Nearly half (47 percent) of UK employees are suffering from a crisis of confidence when it comes to making financial decisions and are agonising over their long term financial choices and health, according to preliminary research results of a major new study by Willis Towers Watson and Nottingham University Business School.
The comprehensive study examines the approach and behaviour to retirement saving of almost 2,000 UK workers. Early results from the study reveal that, despite high confidence in the initial stages of the financial decision making process, confidence waivers for 47 percent of consumers when it comes to actually making the final decision. This lack of confidence persists even after a financial decision has been made, with 43 percent having doubts about their choice. The large number of available saving options is one of the main factors contributing to this crisis of confidence– with over a third of consumers (34 percent) revealing they think there is too much choice when it comes to saving for retirement. In addition, the findings uncover a number of key economic factors and issues that are further compounding barriers to long term savings. Long term economic factors such as low or poor interest rates (48 percent), a lack of certainty over rate of return (22 percent) and being unclear on the extent of investment risk (16 percent) were still reported to be the main issues frustrating employees.
Minh Tran, Director in Willis Towers Watson’s Wealth and Retirement Practice stated: “The results of our study highlight a savings problem, that has become more pertinent with the introduction of auto-enrolment. Instead of encouraging people to save more, increased choice seems to have created a decision roadblock. Coupled with economic uncertainty and conflicting financial priorities, this is creating a kind of pension paralysis where most employees end up in the default option”. James Devlin, Professor of Financial Decision Making at the Centre for Risk, Banking and Financial Services at Nottingham University Business School said: “The findings reveal a significant “confidence pinch-point” which occurs when savers are faced with the decision making “moment of truth”. Although savers like the idea of having options and want to shop around, when faced with too much choice and complexity the decision becomes overwhelming and this can cause inertia.”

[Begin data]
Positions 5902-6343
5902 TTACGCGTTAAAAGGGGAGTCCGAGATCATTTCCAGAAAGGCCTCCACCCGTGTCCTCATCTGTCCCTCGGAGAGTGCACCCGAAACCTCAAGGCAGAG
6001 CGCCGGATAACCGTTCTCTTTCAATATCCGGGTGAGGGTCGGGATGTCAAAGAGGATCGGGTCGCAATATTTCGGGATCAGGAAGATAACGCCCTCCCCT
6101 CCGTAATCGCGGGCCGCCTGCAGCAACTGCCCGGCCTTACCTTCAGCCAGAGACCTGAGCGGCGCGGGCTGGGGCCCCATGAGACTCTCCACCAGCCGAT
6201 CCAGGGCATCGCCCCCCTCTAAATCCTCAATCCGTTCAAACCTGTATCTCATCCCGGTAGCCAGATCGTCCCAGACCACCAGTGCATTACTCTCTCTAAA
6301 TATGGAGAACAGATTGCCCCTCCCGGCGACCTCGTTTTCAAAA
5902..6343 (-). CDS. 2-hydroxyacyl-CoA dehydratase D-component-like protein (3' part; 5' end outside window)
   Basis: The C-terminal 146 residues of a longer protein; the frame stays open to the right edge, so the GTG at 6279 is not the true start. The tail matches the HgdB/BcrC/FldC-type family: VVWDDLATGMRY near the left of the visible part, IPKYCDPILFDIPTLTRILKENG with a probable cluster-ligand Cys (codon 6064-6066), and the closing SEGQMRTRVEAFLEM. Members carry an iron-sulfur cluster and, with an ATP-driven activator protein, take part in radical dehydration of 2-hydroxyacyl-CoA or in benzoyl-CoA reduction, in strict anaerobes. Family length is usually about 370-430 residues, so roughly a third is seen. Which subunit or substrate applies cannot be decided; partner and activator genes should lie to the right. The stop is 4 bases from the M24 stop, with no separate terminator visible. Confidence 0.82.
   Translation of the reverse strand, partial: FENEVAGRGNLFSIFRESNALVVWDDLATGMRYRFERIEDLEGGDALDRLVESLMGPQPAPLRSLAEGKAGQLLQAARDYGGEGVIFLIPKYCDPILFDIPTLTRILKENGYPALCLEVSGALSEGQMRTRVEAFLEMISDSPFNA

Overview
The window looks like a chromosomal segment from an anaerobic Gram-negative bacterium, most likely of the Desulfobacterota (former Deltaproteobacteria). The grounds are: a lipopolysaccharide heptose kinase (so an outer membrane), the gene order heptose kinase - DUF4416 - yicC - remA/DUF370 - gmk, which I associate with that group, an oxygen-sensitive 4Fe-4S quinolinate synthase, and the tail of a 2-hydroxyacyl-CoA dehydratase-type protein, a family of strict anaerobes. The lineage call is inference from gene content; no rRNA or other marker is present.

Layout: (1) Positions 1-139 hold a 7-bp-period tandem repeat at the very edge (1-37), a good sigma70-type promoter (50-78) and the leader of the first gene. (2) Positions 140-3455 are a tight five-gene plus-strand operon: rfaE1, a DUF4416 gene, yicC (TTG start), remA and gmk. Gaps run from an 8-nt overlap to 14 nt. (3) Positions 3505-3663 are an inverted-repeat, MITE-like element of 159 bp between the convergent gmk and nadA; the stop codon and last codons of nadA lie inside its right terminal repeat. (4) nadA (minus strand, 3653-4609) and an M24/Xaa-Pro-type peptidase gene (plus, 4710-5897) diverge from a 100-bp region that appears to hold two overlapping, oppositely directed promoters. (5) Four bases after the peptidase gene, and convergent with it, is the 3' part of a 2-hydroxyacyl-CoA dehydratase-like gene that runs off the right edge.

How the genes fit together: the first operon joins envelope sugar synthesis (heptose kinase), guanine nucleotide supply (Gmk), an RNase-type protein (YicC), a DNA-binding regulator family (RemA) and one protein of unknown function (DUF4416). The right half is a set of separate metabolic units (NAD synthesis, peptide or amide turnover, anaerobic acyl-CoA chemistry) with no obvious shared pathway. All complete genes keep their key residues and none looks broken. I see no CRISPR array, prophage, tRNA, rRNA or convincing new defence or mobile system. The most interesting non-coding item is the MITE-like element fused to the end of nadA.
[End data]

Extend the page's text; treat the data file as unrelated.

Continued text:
Tran continues: “Employers and the pensions industry have to work together to help employees navigate these tough financial decisions. New innovative and personalised approaches to financial education, engagement and saving opportunities are required if we are to improve the situation and help UK employees to save more.” The research also pointed to other factors contributing to the crisis of confidence for savers. These include a lack of knowledge/information (35 percent), complexity of investment choices available (25 percent) and a general distrust of financial institutions (25 percent).
Devlin continues: “From a behavioural economics point of view, one potential solution is to nudge people to engage in more suitable behaviour, using approaches that make the choice process significantly more user friendly. Our research also shows that the UK is somewhat polarised when it comes to knowledge and confidence so any approach must also be personalised to take this into account. Technology should be used to tailor services and communications to individual savers, and make them more engaging and relevant to their specific needs.”